Father Renato Sesana, known to everybody in Kenya as Father Kizito, has received a prestigious award assigned every year in December by the Lombardy Region in Italy for “Peace and Solidarity”. The motivation reads :”With over thirty years of intense work done in Africa struggling for justice, human rights, democracy and peace, he is committed to supporting constructive dialogue and mutual respect among peoples, and to assure that everyone can have a dignified life”.
Last December 13, in Milan, Father Venanzio Milani, who in the past had been Vice Superior General of the Comboni, collected the award, with goes with a 10,000 euros cash (something more than a million Kenya shillings) on his behalf, since Father Kizito was the same day in Tone la Maji, one of the homes for former street children he has started around Nairobi, as usually busy with new projects and programs. That is where we met and interviewed him.
Father Kizito, what does this award mean to you?
It is important to me because it is given by the Lombardy Region, the region of my people, of my parents, of those who have taught me with their daily example the values of dedication, work, sacrifice, honesty and simplicity of life, generosity, respect and service the weak and the poor. On these values I have built my life, when Jesus, on the shore of the lake of Lecco, my town of origin, invited me to follow him “to the ends of the earth.” While aware of my shortcomings, I have not ever regretted it. Even in the darkest moments, I always thanked God for calling me to be open to others, to the world, and to work humbly, along with millions to others, for the growth of a new people.
Looking back, how do you see the years you spent in Africa? Was time well spent?
The recognition of the validity of the roots from which I come would be a foolish attitude if incapable of recognizing the values I have leaned form my African friends.
With them, I learned to be a brother to all, and with joy, when I visit Italy, I recognize as my brother the African immigrant in Lecco. We did the opposite journey, affirming in different ways the same right to be at home anywhere in the world. Our shared humanity unites us well beyond the things that could divide us. When I return to Lecco, and I happen to catch a train early in the morning to go to Bergamo, Brescia, Milan, I feel to be back to when I took the train to go to work to the motorcycle factory at the time of my youth. Today on those early morning trains there are people from all over the world who make work the economy that was built up by my grandparents. There is continuity and a communion which are invisible only to those who do not want to see.
But immigrants in Italy are often regarded with suspicion, if not with hostility…
Solidarity is not such if it is not open to everyone, always and everywhere. The boundaries of solidarity are the boundaries of humanity. The economic crisis that we are experiencing in Italy cannot possibly be read as an invitation to live more fraternally, leaving the position of privilege, and exploitation of others, in which history has put us? Today we have to accept that if we really want justice and solidarity we must have them for all the people of the world, without boundaries.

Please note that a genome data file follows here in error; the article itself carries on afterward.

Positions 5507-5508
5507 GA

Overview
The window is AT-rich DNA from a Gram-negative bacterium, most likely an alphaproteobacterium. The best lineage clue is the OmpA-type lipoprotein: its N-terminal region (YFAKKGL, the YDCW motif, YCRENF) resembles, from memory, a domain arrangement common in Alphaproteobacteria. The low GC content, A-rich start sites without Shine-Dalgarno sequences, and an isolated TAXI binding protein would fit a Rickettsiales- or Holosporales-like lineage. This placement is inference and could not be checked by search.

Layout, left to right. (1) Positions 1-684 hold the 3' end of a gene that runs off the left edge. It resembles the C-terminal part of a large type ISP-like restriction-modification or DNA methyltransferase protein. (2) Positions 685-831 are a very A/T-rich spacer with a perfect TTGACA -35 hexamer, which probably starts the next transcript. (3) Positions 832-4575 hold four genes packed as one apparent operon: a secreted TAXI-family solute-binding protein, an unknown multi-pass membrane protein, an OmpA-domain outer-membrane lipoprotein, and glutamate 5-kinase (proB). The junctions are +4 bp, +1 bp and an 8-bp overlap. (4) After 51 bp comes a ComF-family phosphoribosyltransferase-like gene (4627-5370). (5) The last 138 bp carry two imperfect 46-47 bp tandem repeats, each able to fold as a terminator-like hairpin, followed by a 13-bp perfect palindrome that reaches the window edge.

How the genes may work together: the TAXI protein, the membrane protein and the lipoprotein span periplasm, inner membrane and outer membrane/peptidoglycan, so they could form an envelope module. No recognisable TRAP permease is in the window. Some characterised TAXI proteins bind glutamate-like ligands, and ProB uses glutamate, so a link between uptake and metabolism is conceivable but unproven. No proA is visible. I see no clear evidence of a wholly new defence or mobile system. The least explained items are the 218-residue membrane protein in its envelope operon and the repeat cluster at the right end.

You are well known also for having brought the attention of the world to the Nuba people, about fifteen years ago. Are you still engaged in that area?
Certainly. Now we have registered a Koinonia Nuba in Juba, South Sudan. Koinonia is the name of the community I have already established here in Nairobi and in Zambia. Now we want to assist the Nuba refugees who were forced to flee to South Sudan.
What are peace and solidarity?
If we start giving theoretical definition we will never end and we will get more confused. Instead in recent years in Nairobi I have learned that if I want to grow, I have to let the children teach me the way. They at times seem to live in a dream world, where only to love and be loved count, but then they are capable of extraordinary concreteness. Yesterday I asked a group of children just rescued from the streets of Kibera, the largest slum in Nairobi, who are now living in a house of first asylum, what is the time of day when they feel more at peace. I told them that their response would serve to explain to people who live far what peace means in Nairobi. The response of Ismail, aged 7, was: “When we eat together, and we must not fight to grab a little more food. There is food for everyone, and we share it. This is peace.” That is the best definition of peace and solidarity I ever heard.
You are a priest. How do you link your spiritual mission with your charitable work?
You see, in Ismail’s answer there is the whole mystery of the incarnate spirit that is the human person, his present, and the eternity that is already in him. With Ismail and others like him you understand the meaning of communion. The goods are meaningful only if they are signs and instruments of fraternity. Only in this way life is lived in truth: a gift shared with others. Jesus must inspire us all on how to attend to the needs of the whole person. Don Primo Mazzolari, a spiritual guide to many priests of my generation in Italy, once wrote: “We have to give everything, and fast, because the day is short and the creatures are in such need of a little love”.
Can you tell us how you will use the million plus Kenya shillings you have received?
No secret. Everything will go into scholarships to the youth who grew up in Koinonia homes around Nairobi and have completed form four a few weeks ago.
By Staff -Afronline.org